The role of auditor general is a significant office in Welsh public life. It's also a personal responsibility, and there are personal powers that exist with the auditor general post. What can the Welsh public sector expect from you in this role, and how would you differ from the incumbent auditor general?

Well, as I've just said, I would want to mirror many of the qualities that Huw Vaughan Thomas has exhibited, in terms of independence and a determination to give difficult messages when difficult messages are warranted. So, as I said at the beginning, this is a critical plank of our whole system of democratic accountability, and central to that is having an auditor general who is truly independent and is prepared and able to speak up and to give challenging messages to the wider public sector and to Government. So, I would certainly want to embody that quality in the way that I held the office.

For me, though, public audit is a constructive, positive process, and it is best undertaken when the audit body itself has an understanding and an empathy for the challenges that public bodies face and the objectives that they wish to achieve. So, my approach would be very much to reach out to stakeholders right across Wales to start to develop that kind of relationship at a senior level, and to see that permeate throughout the organisation so that every contact that the audit office has with public bodies is characterised in that way. So, a combination of independence and challenge, but also a sympathetic, co-operative ear that is fundamentally looking to use the efforts of our office to help bodies improve. 

The big decisions that Huw Vaughan Thomas has had to make over the last few years have been what to investigate. Sometimes, some of the things that are investigated don't sit nicely with the organisations being investigated, including the audit office—if you look at the land drainage report,  the audit office was found to not actually have done as well as it could have in auditing the land drainage scheme. We've also seen examples, from Powys Fadog to the regeneration investment fund for Wales, where things critical of Welsh Government have come out. How would you decide which of these many, many requests you have to investigate you will—and it will be your decision solely—decide to take on?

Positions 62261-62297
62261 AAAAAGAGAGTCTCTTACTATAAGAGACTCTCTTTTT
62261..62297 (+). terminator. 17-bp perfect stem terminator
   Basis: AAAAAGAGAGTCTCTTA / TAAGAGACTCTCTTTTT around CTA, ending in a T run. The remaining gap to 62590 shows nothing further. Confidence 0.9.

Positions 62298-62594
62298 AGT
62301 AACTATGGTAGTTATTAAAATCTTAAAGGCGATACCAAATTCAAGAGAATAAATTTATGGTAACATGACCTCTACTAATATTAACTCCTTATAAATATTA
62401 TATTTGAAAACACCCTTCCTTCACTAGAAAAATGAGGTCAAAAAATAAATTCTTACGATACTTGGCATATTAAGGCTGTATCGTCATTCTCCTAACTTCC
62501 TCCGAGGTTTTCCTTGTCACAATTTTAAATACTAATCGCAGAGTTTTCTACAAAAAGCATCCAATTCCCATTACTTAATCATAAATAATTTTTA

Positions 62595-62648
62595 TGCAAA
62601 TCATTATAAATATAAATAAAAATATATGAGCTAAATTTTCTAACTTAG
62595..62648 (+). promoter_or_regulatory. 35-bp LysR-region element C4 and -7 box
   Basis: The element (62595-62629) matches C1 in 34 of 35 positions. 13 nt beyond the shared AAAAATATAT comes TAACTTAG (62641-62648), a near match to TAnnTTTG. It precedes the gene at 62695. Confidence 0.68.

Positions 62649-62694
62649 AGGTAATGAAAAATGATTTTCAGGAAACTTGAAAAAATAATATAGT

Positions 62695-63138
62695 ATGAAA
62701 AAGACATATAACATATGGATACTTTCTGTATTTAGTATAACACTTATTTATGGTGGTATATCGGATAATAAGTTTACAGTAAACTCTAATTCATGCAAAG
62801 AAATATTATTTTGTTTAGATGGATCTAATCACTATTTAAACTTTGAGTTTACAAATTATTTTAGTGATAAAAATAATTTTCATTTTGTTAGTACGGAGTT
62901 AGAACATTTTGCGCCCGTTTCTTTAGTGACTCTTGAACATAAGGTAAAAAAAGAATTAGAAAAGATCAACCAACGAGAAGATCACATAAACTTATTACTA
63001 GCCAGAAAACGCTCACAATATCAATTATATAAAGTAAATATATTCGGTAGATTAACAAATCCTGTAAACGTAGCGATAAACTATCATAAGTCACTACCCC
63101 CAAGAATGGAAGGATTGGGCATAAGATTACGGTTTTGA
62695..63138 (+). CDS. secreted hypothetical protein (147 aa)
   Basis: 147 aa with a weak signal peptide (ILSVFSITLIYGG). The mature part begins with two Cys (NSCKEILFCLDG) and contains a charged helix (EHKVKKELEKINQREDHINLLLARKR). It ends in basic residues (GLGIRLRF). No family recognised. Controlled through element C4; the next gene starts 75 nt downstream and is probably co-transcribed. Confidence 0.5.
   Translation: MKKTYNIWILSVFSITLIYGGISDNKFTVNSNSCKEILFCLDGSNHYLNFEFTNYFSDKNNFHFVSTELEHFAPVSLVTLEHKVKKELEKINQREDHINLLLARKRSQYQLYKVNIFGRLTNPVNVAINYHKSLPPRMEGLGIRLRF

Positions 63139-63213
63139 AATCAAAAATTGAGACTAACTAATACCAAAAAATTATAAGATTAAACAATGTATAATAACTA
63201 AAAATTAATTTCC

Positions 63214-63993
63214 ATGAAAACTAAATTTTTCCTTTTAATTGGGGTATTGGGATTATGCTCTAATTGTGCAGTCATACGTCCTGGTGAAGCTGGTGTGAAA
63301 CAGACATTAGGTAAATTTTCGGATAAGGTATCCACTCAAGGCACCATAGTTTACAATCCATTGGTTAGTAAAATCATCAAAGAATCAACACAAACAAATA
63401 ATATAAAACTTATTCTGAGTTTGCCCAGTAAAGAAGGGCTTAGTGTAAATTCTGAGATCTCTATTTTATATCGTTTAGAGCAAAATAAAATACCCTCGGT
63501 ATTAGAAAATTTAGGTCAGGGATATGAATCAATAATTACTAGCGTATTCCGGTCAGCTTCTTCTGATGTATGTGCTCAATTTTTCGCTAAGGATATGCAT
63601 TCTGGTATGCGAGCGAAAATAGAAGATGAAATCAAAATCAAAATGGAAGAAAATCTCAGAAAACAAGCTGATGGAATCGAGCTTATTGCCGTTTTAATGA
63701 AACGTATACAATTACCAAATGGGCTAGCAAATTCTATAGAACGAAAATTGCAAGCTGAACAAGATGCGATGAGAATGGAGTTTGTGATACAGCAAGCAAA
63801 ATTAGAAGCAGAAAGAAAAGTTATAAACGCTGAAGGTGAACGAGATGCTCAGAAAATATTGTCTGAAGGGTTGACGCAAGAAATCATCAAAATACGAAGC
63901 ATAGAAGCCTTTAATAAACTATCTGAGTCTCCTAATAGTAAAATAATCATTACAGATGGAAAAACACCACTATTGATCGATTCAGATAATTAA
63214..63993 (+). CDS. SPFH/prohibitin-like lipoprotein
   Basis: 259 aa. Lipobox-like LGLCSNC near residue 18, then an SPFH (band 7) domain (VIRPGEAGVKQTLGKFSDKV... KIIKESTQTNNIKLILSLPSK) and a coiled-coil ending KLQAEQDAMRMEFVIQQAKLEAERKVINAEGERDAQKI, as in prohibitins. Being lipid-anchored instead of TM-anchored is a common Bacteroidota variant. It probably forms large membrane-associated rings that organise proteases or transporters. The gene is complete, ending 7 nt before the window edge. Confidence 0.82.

I agree, Mike, completely—an absolutely critical part of the role. I think there are a number of elements to the process. So, in part, it needs to be guided by the professional expertise and judgment within the audit office—so, the familiarity of expert staff with different sectors identifying issues that carry highest risk or carry highest impact in terms of the examinations that we can conduct.

I think it's important too, as I said just now, to be looking ahead—to have an element of the programme that is forward looking and looking at issues that are on the horizon and, perhaps, parts of the public sector are not yet thinking about, but they should be.

An important element too is the steer and the insight that will come from Members of the Assembly and from the public—from the Public Accounts Committee in particular. I think it's important that the auditor general and the WAO and the PAC and Assembly Members generally respect the independence of each part, but also listen to each other, because Assembly Members and feedback from the public will be giving, in many cases, a very accurate reflection of what matters most to people on the ground, and I think that's an important plank of the process that the auditor general and the audit office ought to be taking into account in designing their programme. So, it's a combination of factors: what matters most to people in immediate terms, yes; looking ahead to matters of particular significance over the horizon; and also a risk-based assessment of the issues that matter most, based on the expertise that we have available to us.